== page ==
Plenty of Projects
This is a large-format 173-page book. The first 32 pages are thorough step by step explanations of the technique. THEN, patterns for twenty-five cable blocks take you to page 100. Each block has a color-coded chart, color photo, and often a helpful little diagram of a special step, or a design tip.
For the remaining 73 pages there are eleven projects, plus some reference material at the end. There are hats, mitts, cowls, a scarf, shawl, tea cozy, bag, bowl, and headbands. (Scroll through this blog post to see them all.) They would all make very useful gifts. This is an important new crochet technique.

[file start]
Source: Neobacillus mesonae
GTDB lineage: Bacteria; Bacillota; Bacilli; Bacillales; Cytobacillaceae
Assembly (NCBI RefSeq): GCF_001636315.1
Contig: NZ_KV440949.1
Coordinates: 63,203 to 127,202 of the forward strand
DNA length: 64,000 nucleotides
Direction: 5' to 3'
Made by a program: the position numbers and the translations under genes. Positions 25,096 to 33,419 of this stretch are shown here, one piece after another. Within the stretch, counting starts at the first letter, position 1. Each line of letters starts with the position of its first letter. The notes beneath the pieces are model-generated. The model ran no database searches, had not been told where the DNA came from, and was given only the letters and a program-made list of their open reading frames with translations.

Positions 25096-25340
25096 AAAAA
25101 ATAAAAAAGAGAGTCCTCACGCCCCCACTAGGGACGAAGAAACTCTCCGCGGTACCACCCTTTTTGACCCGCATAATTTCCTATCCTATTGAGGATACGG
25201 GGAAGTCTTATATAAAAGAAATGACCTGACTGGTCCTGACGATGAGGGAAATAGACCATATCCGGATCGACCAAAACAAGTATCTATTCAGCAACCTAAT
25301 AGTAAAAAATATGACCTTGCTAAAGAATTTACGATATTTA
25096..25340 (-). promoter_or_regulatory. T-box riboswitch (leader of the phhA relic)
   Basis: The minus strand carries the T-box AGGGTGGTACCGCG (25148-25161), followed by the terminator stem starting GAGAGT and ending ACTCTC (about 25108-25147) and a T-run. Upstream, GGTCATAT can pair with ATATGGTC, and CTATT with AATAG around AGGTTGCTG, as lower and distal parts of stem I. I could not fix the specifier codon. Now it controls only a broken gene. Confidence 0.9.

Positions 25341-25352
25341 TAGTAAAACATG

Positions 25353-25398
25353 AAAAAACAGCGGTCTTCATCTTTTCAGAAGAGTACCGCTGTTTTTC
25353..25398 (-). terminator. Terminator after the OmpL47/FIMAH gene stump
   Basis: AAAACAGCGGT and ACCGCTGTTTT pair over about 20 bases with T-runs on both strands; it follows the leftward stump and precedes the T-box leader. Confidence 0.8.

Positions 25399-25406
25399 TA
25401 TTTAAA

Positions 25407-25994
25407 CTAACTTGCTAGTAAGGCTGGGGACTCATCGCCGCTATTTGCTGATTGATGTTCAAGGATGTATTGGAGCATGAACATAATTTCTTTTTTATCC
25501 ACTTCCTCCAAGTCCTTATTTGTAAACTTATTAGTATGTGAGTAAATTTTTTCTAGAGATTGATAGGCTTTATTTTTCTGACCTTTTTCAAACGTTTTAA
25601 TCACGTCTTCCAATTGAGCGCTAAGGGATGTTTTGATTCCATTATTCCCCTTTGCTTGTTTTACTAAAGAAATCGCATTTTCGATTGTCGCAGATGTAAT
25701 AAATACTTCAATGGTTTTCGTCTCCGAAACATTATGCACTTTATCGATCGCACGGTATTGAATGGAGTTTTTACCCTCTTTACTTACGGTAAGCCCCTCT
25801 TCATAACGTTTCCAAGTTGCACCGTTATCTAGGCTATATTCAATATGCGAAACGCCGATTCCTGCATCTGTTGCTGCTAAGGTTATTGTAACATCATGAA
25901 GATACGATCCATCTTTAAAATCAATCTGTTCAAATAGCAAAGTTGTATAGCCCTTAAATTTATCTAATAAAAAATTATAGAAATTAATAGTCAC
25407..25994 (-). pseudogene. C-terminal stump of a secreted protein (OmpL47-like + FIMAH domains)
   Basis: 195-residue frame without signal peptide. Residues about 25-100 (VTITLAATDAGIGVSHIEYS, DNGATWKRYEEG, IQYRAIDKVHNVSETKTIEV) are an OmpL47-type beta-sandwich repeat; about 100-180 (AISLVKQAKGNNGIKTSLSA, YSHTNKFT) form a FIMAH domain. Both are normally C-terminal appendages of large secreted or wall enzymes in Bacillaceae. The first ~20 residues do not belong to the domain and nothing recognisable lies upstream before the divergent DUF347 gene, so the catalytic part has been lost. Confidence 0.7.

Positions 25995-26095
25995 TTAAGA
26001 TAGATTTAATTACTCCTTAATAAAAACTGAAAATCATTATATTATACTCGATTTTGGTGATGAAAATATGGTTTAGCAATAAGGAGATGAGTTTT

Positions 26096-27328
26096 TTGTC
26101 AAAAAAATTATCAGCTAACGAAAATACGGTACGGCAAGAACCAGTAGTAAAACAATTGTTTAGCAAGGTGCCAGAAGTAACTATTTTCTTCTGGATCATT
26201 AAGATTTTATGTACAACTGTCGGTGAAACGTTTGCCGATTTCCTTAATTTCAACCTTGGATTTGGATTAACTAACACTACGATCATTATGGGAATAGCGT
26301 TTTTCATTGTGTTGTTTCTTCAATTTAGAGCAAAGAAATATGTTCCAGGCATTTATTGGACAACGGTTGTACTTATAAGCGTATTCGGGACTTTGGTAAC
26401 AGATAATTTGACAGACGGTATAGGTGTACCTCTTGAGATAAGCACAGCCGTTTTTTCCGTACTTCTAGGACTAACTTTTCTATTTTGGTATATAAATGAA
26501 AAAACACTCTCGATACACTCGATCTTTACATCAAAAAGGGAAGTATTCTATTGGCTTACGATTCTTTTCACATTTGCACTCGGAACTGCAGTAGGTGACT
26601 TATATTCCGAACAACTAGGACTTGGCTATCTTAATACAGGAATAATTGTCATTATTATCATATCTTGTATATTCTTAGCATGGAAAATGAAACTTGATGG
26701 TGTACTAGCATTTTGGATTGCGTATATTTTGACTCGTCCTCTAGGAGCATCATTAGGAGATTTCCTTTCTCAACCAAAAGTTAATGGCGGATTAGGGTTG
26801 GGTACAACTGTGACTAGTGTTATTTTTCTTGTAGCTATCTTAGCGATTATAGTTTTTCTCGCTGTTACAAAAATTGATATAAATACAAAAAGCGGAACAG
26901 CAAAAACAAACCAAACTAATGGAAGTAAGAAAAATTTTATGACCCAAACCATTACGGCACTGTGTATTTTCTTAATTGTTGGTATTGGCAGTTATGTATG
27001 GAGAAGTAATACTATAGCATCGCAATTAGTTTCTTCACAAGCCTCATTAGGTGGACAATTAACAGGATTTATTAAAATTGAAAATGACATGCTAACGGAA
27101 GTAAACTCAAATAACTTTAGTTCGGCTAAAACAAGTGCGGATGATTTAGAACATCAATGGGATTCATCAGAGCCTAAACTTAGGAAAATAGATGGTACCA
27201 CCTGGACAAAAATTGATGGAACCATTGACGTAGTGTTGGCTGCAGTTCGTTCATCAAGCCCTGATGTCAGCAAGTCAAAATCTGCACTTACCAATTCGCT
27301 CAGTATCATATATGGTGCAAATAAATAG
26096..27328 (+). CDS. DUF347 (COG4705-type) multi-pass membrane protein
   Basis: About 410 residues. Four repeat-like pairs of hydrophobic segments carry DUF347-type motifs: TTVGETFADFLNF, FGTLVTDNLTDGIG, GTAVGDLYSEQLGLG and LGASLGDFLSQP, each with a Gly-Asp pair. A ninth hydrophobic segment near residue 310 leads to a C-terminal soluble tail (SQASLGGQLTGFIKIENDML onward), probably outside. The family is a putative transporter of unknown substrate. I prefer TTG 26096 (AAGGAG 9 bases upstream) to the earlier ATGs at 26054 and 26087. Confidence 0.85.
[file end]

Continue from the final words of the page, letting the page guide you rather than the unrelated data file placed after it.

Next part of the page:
Congratulations, Sue! It’s a remarkable book that raises the standard for crochet technique book publishing. I know you must have given it your all because it is so finely word-crafted and illustrated. Thank you for your contribution to the field of crochet.
Updates October 20, 2020: I expanded the Timeline entries for 1977, 1982, and 1991.
The limpet stitch crochet topic evolved dramatically in the ten years since I wrote my third newsletter about it. As of September 4, 2020, this greatly updated version is now my ultimate resource page for crocheting limpets, limpet variations, and more reasons to crochet with half hitches. It even has a timeline and a table of related terms.
“Limpets, those cheery, little-used sideways shells.”
Sue Perez (a.k.a. Mrs. Micawber)